Because the ethanol process is several times more complicated than the simple one product/single step process system, the process has several stages of unit operations. Cardinal implemented MPC to address these complex challenges, such as numerous equipment/process stream constraints, ethanol and DDGS specification constraints and a 65-hour process time from grind of corn to the final products, alcohol and DDGS.
All the variables and their dynamic responses to changes in feed flow, energy and qualities were built in from plant data collected during testing and historical data from the Cardinal Ethanol facility. It took three months of testing and nine months to commission all components. Once the system was online, it stabilized the plant by reducing variation in the process, enabling transitions to happen smoothly and unifying the plant operating facility between operating teams and the day/night shift. This significantly reduced fluctuations in the facility.
The Pavilion8 MPC technology was installed in three stages: plant testing, modeling and commissioning/optimization. The project required a server networked to the distributed control system (DCS), but did not require the purchase of additional hardware. The MPC system unified the plant controls from grain (grind) to the 200-proof production.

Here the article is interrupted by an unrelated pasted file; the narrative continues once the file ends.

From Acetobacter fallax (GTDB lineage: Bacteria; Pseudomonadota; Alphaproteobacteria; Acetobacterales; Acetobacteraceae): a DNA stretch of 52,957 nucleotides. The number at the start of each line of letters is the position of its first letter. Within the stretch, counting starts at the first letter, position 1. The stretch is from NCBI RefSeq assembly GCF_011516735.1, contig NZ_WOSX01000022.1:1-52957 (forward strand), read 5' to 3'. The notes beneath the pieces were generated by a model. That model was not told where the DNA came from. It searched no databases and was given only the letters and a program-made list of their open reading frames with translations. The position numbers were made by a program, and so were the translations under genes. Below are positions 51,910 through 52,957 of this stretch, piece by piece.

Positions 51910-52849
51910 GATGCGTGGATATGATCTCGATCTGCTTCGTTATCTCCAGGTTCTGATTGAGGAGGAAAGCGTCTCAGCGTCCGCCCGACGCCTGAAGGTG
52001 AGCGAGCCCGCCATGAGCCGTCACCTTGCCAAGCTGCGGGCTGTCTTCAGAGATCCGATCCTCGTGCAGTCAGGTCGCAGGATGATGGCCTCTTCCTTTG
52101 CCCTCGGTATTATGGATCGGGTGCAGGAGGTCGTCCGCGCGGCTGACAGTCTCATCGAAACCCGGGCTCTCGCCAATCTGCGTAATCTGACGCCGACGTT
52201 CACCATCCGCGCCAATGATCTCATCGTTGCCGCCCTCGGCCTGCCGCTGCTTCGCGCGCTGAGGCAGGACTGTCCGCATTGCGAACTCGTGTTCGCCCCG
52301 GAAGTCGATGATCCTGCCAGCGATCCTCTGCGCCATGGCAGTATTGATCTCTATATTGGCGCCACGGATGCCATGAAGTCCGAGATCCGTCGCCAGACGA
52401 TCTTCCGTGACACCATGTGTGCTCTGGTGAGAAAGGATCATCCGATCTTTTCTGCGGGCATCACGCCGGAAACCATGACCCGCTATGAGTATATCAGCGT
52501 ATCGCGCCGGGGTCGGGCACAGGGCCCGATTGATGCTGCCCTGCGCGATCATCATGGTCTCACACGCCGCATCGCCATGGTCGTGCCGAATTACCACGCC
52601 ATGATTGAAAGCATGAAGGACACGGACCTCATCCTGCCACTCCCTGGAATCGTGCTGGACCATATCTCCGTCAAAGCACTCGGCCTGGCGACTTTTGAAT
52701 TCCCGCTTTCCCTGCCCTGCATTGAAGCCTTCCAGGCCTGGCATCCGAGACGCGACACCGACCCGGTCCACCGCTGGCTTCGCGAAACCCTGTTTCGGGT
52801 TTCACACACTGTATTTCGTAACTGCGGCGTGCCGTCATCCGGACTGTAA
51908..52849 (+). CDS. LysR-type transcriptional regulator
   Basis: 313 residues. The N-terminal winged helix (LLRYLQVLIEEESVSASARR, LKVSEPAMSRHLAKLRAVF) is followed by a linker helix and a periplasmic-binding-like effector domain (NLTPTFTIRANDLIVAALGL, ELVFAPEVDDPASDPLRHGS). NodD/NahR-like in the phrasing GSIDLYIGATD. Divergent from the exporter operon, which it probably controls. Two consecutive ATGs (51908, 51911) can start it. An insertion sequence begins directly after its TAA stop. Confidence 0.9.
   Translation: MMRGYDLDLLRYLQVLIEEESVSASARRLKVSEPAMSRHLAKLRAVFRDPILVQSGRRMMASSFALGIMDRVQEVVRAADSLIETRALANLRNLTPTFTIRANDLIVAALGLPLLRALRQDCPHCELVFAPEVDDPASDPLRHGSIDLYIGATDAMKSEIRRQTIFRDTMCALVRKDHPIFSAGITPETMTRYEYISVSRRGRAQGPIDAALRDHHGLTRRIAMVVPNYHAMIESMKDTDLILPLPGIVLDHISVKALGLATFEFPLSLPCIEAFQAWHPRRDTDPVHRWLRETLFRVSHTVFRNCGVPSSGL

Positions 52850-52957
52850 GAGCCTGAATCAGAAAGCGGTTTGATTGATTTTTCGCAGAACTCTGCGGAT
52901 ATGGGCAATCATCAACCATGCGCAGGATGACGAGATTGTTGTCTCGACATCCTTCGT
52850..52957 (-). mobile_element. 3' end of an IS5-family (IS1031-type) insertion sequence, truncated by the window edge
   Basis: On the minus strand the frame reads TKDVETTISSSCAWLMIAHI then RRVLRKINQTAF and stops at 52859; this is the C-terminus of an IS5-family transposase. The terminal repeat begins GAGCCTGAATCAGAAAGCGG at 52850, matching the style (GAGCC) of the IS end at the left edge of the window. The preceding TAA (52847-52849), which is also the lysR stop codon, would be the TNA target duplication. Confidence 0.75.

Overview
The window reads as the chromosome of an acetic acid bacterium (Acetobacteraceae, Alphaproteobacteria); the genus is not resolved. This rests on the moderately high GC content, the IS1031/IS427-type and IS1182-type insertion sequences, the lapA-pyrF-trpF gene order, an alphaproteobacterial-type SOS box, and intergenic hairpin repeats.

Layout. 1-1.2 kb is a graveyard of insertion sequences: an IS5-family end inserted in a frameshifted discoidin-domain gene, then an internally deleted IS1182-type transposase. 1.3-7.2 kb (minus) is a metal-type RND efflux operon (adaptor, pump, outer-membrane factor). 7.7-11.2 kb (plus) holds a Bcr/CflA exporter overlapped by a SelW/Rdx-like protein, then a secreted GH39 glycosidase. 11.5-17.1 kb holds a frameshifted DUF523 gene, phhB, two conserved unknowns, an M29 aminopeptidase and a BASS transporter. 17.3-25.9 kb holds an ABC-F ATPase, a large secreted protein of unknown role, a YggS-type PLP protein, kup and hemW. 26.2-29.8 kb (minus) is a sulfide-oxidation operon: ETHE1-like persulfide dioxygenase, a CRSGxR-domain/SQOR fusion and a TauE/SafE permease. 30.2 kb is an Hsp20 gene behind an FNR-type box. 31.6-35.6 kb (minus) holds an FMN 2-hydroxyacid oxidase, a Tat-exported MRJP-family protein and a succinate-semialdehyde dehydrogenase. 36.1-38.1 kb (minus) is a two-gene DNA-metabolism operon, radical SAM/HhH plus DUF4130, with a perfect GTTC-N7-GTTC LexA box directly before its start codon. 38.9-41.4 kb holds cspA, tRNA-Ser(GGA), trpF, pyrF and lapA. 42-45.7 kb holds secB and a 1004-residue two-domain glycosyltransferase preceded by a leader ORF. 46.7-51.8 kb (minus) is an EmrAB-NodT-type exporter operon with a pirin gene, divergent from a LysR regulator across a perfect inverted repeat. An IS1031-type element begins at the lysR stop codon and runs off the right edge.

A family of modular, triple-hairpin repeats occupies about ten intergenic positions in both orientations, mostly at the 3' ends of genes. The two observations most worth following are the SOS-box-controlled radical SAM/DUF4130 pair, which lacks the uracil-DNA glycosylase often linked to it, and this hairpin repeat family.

The system stabilized the drop glucose levels in the fermenters and then drove it to a minimum level through precision control of fermentation feed, temperatures and enzymes (plus enzymes addition timing). This increased conversion of starch to ethanol on a consistent basis, essentially yielding more ethanol for the same amount of corn, and added to the bottom line of the plant, thus increasing the facility's sustainability.
The MPC made improvements that originally seemed difficult to obtain at the start of the project, since all operations were striving for efficiency improvements through hourly and daily best practices. However, the Rockwell Software Pavilion8 MPC solution improved plant stability and reduced variability on all key process variables, especially the batch fermentation operations. As a result, the following benefits have demonstrated a successful project:
- Ethanol yield increase - 2.2%
- Ethanol production increase – 10%
- Energy/gallon reduction - 8.2%
- Great operator acceptance
- Payback in under 12 months
In summary, the project met and exceeded the expectations of Cardinal Ethanol and the plant learned some key lessons through the implementation of this project:
- MPC projects help a plant uncover process factors that may be restricting higher production, yield or energy efficiency.
- Good control instruments are an integral part of an MPC project.
- The MPC system significantly reduced the carbon footprint of ethanol production, therefore increasing the sustainability index of the biofuel.